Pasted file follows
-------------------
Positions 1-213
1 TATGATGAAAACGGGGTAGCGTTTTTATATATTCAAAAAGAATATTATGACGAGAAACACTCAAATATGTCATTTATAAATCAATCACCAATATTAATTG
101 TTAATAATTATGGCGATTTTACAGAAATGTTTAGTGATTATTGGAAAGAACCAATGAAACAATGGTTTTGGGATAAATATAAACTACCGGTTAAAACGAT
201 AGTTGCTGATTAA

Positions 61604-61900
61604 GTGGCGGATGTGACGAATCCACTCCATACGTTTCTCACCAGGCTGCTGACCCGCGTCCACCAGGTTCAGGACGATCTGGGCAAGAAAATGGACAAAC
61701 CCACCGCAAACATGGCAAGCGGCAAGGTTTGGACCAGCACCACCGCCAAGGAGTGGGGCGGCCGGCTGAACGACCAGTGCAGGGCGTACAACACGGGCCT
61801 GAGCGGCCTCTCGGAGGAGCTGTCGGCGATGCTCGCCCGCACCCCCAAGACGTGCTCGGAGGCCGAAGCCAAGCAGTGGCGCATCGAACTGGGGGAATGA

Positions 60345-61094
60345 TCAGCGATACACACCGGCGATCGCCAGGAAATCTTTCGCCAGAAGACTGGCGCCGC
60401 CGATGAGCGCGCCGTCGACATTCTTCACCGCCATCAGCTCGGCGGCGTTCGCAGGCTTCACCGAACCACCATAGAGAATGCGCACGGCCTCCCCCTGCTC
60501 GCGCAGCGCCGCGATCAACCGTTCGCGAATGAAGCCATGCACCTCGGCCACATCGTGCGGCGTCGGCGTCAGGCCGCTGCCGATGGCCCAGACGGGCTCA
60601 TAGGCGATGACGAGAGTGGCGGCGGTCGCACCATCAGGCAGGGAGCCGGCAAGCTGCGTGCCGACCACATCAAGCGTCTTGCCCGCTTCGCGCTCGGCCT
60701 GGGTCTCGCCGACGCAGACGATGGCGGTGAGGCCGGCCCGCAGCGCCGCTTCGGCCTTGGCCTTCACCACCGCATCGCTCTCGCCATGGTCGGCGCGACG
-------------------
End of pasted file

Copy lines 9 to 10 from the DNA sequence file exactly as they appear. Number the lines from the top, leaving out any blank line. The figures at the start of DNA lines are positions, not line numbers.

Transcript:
Positions 60345-61094
60345 TCAGCGATACACACCGGCGATCGCCAGGAAATCTTTCGCCAGAAGACTGGCGCCGC